Editor’s note: If you’re having trouble with that old Suzuki, BSA or BMW, Keith Fellenstein is your guy. From motorcycle tuning tips to detailed motorcycle engine repair, he can draw from a wealth of experience to help guide you to success. Send questions to: Keith’s Garage, 1503 SW 42nd St., Topeka, KS 66609, or send an e-mail with “Keith’s Garage” as the subject.
Q: My bike is a 1977 Triumph Bonneville 750 Silver Jubilee. It is mostly stock, but I have upgraded the electrics with electronic ignition, a solid-state regulator and 6-volt coils. It runs great with the lights off or with the lights on as long as the engine is above 1,500rpm. My problem is that riding around town with the lights on, the voltage drops and won’t keep the battery charged. I haven’t tried putting the original coils in to see if the 6-volt units pull too much current, but they shouldn’t really be that power hungry. One old-timer I spoke to said the magnets in the stator could be weak after 35 years, but I don’t have another to compare it against. Do you have any ideas? What a great service you are providing — thank you! — Bart/via email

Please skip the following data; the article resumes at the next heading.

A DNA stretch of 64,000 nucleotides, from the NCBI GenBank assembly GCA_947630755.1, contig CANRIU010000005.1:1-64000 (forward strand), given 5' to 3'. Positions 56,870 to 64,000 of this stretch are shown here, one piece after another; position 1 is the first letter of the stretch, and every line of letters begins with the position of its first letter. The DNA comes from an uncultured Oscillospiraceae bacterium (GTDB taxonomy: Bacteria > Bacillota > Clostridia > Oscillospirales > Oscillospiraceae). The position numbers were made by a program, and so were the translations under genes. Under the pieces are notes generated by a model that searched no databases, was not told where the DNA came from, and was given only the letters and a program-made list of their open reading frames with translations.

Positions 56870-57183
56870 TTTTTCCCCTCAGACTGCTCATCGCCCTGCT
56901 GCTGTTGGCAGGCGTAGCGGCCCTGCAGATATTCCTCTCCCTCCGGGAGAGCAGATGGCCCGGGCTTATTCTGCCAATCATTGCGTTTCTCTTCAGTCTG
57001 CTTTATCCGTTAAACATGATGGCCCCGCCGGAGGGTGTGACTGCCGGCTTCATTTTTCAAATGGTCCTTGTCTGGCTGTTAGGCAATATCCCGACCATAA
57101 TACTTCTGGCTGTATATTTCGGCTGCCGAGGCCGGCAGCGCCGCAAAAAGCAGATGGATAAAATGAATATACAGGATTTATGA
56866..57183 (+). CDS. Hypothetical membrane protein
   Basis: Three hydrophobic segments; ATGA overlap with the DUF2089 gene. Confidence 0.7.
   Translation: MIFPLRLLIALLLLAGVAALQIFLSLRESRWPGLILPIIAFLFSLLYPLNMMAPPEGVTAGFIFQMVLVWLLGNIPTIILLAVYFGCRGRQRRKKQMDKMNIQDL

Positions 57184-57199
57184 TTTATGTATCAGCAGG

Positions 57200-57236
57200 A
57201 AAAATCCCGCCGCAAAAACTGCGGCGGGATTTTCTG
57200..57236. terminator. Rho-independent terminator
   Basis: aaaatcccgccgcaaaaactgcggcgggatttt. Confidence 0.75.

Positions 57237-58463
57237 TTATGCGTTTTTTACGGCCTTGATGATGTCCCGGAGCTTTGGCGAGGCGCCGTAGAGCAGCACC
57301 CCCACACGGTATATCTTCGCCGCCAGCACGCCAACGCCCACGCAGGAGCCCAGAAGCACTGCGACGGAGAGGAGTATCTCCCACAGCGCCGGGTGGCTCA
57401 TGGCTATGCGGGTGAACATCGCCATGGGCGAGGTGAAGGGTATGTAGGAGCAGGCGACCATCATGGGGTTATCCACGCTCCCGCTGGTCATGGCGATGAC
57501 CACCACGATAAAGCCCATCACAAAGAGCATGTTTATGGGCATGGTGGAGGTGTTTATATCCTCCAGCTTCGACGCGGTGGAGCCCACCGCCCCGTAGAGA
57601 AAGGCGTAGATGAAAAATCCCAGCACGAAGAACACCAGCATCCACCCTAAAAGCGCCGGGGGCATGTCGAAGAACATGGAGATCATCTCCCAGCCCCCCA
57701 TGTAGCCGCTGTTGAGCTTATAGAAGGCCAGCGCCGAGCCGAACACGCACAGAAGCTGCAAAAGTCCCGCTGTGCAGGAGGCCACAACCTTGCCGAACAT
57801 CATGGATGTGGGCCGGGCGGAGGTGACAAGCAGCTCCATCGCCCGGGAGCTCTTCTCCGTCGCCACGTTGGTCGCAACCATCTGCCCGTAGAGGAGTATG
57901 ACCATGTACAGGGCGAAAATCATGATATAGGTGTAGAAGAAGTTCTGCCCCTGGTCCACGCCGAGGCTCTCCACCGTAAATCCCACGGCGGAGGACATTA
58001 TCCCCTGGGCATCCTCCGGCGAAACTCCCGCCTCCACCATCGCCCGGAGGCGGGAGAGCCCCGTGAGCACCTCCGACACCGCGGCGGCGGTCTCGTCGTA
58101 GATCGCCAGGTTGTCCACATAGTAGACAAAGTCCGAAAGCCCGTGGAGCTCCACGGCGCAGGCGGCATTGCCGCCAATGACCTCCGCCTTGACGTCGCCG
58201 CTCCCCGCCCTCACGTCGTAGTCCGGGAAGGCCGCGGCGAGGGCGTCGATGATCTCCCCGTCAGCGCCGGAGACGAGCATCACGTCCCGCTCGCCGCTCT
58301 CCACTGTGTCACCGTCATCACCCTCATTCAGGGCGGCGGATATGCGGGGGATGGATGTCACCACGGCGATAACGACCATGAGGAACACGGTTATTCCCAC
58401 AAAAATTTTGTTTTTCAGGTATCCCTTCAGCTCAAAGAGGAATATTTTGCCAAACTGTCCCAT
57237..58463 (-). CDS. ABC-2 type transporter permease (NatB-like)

A: Well the old-timer is probably right. The rotor loses magnetism over time and so it produces less output from the alternator. The common test is to see if the rotor will hang off of a screwdriver by itself; if it does, it is deemed to be strong enough to run the alternator. A test of alternator output is also a good idea. Ideally, the voltage at the battery when the bike is running at or above 3,000rpm should be 13 to 14 volts. Any less and you will never charge the battery, as you have found. I’m assuming your solid-state regulator is a rectifier/regulator, replacing the Lucas plate rectifier and Zener diode regulator. Is your headlight the stock incandescent bulb, or is it updated to a halogen bulb that draws more juice? Short runs with the lights on is a strain on these old systems even if everything is in good order. You may find that you’ll need to use a trickle charger occasionally.